What we can reliably say is that it’s very expensive, and a drug company must produce new drugs to stay in business. The millions of research and development(R&D) dollars invested by Big Pharma has two aims. The first is to bring the “next big thing” to market. The second is to secure the almighty patent for it.

U.S. drug patents typically last 20 years, but according to the legal services website Upcounsel.com: “Due to the rigorous amount of testing that goes into a drug patent, many larger pharmaceutical companies file several patents on the same drug, aiming to extend the 20-year period and block generic competitors from producing the same drug.” As a result, drug firms have 30, 40-plus years to protect their investment from any competition and market forces to lower prices are not in play.

Here’s the hidden cost punchline: concurrently, several other drugs in their R&D pipelines fail along the way, resulting in significant product-specific losses . How is a poor firm to stay afloat? Simple, really. Build those costs and losses into the price of the successes. Next thing you know, insulin is nearly US$1,500 for a 20-milliliter vial, when that same vial 15 years ago was about $157.

It’s actually a bit more complicated than that, but my point is that business principles drive drug prices because drug companies are businesses. Societal welfare is not the underlying use. This is most true in the U.S., where the public doesn’t purchase most of the pharmaceuticals – private individuals do, albeit through a third party, an insurer. The group purchasing power of 300 million Americans becomes the commercial power of markets. Prices go up.

The cost of doing business, er, treating

I hope that most people would agree that physicians provide a societal good. Whether it’s in the setting of a trusted health confidant, or the doctor whose hands are surgically stopping the bleeding from your spleen after that jerk cut you off on the highway, we physicians pride ourselves on being there for our patients, no matter what, insured or not.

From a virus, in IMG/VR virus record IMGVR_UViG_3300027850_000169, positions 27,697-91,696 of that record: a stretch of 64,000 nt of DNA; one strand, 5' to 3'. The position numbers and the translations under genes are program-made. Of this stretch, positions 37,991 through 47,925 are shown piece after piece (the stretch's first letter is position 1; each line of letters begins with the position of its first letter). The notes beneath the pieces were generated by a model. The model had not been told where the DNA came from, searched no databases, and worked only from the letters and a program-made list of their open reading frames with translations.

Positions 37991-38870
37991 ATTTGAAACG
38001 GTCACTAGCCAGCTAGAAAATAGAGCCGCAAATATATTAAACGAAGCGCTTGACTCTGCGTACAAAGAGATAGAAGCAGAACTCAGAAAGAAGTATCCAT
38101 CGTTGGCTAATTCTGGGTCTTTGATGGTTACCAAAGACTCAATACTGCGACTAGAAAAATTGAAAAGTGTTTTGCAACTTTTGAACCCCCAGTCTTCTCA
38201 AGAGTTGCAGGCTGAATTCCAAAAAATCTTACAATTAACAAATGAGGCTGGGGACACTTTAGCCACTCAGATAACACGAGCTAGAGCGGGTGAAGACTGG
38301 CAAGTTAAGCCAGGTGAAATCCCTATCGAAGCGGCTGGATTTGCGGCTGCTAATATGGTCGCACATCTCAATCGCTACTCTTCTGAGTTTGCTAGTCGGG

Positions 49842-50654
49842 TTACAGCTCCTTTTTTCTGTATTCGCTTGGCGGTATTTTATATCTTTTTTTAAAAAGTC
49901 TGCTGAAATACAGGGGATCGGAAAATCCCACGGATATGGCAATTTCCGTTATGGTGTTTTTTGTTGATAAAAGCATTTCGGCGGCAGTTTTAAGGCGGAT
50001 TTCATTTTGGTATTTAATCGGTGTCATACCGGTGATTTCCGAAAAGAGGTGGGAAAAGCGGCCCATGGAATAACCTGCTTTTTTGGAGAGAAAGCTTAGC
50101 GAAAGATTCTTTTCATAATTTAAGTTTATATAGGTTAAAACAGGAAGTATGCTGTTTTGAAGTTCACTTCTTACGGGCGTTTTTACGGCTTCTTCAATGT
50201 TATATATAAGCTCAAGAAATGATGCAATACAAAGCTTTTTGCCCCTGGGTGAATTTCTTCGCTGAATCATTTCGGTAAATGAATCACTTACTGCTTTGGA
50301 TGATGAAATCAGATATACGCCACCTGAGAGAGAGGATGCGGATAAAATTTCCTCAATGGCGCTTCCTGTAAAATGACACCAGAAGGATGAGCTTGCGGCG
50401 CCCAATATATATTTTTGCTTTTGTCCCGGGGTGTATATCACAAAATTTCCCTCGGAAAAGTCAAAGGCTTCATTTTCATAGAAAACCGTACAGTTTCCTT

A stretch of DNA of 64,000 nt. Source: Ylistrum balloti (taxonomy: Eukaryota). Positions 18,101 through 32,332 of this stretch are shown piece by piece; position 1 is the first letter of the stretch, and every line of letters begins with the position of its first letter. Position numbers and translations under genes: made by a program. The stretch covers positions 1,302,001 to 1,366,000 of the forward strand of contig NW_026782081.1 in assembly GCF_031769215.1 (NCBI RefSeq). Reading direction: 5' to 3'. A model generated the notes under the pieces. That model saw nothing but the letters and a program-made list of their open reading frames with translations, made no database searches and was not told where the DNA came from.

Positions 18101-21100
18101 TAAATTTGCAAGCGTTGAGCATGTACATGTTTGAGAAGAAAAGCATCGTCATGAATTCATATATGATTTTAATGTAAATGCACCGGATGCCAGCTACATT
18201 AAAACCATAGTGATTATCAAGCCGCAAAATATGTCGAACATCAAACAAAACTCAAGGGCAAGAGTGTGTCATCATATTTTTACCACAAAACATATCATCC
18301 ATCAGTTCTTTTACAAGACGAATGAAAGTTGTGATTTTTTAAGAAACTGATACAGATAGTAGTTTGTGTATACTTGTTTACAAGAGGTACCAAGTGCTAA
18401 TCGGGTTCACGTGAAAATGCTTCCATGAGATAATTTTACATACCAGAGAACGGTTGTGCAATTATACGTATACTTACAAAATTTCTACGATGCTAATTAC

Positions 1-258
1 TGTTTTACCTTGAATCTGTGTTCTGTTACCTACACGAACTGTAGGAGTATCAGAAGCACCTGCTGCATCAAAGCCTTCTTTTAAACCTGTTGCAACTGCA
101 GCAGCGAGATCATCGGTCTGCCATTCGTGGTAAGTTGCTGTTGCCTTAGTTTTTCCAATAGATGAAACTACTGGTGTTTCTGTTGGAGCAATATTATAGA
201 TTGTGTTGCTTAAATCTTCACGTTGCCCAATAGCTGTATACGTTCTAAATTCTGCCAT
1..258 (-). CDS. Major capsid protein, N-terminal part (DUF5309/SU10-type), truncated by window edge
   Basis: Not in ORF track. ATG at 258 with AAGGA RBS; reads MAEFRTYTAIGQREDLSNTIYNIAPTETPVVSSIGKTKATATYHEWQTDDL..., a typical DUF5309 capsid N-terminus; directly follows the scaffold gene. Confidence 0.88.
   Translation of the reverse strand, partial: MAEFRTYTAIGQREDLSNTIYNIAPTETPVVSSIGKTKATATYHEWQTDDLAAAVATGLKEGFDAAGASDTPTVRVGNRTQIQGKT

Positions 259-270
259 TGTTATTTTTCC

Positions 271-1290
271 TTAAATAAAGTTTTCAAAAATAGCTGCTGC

Allow me to state two fundamental facts that often seem to elude patient and policymaker alike. They are inextricably linked, foundational to our national dialogue on health care costs and oft-ignored: physicians are among the highest earners in America, and we make our money from patients. Not from investment portfolios, or patents. Patients.

Like Ford or pharmaceutical giant Eli Lilly, physician practices also need to achieve a profit margin to remain in business. Similarly, there are hidden-to-consumer costs as well; in this case, education and training. Medical school is the most expensive professional degree money can buy in the U.S. The American Association of Medical Colleges reports that median indebtedness for U.S. medical schools was $200,000.00 in 2018, for the 75% of us who financed our educations rather than paying cash.
Our “R&D” – that is, four years each of college and medical school, three to 11 years of post doctoral training costs – gets incorporated into our fees. They have to. Just like Ford Motors. Business 101: the cost of doing business must be factored into the price of the good or service.